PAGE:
Great post. I agree, it's more than the money, it's all the time ill spent that is lost forever. I finally got all the gear swapping out of my system by buying nearly everything in sight, reselling it, and keeping what worked. Nearly always the only people that make money on these transactions are ebay and paypal. Since I hate both companies, it was fun getting away from them. The gear swapping had it's positives. Now I know what all these lenses/cameras can do, so no need to buy them again. I still buy a little more than I need, but it's cheap stuff, a lot of which is in marginal condition and gets repaired by me. That's enjoyable, and if it doesn't go as planned I'm out $15. Not a tragedy. The internet addiction I find is much harder to break, as there are a multitude of things to be done w/ that besides buying and selling. Putting a time limit on your usage is about all you can do, save from just disconnecting the thing.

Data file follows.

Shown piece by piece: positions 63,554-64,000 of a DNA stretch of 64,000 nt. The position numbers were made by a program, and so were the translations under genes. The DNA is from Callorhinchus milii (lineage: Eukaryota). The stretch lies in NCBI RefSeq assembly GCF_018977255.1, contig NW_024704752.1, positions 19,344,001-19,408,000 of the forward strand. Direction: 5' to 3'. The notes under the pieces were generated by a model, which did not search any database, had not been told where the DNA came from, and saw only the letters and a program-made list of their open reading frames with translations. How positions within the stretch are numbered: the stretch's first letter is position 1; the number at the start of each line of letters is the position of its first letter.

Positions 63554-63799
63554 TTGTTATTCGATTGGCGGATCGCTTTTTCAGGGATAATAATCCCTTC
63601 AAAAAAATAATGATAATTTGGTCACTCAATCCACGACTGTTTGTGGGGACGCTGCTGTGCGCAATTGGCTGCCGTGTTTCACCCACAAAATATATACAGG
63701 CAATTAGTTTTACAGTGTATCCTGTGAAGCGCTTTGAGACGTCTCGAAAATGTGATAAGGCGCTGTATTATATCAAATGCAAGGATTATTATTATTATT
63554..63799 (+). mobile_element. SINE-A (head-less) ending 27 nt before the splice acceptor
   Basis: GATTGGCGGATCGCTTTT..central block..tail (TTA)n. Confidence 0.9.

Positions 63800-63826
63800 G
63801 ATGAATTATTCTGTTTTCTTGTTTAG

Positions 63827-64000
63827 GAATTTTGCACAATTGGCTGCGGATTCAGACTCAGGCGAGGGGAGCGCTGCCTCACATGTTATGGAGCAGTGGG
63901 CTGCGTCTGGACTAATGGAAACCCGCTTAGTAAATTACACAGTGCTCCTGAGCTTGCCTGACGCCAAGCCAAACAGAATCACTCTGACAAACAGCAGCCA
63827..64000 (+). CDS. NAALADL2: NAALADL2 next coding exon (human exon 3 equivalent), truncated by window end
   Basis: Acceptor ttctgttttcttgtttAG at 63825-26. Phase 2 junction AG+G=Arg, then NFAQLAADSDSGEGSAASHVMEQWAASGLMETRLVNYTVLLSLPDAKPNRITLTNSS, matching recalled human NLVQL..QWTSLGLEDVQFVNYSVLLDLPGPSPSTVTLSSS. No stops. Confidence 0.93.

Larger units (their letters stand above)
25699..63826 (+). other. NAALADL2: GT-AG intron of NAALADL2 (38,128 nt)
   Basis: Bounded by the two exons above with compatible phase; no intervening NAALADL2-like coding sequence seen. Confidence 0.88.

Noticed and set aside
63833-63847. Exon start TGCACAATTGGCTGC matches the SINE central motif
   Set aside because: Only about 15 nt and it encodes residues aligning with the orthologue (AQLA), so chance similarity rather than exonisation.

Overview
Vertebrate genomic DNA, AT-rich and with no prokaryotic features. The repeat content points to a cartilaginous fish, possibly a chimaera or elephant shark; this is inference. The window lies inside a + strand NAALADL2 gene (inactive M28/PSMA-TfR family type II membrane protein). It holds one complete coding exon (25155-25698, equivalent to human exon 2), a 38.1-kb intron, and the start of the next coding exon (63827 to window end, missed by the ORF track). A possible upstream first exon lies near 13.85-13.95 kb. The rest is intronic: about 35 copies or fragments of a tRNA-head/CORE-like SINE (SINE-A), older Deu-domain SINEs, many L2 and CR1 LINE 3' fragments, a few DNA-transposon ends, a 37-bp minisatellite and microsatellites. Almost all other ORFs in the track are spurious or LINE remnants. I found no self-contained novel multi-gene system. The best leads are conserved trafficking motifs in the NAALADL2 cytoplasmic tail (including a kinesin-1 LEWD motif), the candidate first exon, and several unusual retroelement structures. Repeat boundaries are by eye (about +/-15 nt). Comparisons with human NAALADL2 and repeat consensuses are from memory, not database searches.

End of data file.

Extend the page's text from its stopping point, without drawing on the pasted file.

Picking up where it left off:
There's usually a translation issue w/ Buddhist tests. One other way to look at this is that life is inherently temporary and conditional, which irritates us, as we want permanency in an impermanent world. Fortunately, there is a way out of this situation. It's very instructive to see that getting what we desire never leads to any lasting happiness, it just sets up a feeling of vague dissatisfaction and a reflexive desire for something else as soon as we get what we want. The grass is always greener and all that.
Last edited by momus; 01-06-2014 at 06:07 AM. Click to view previous post history.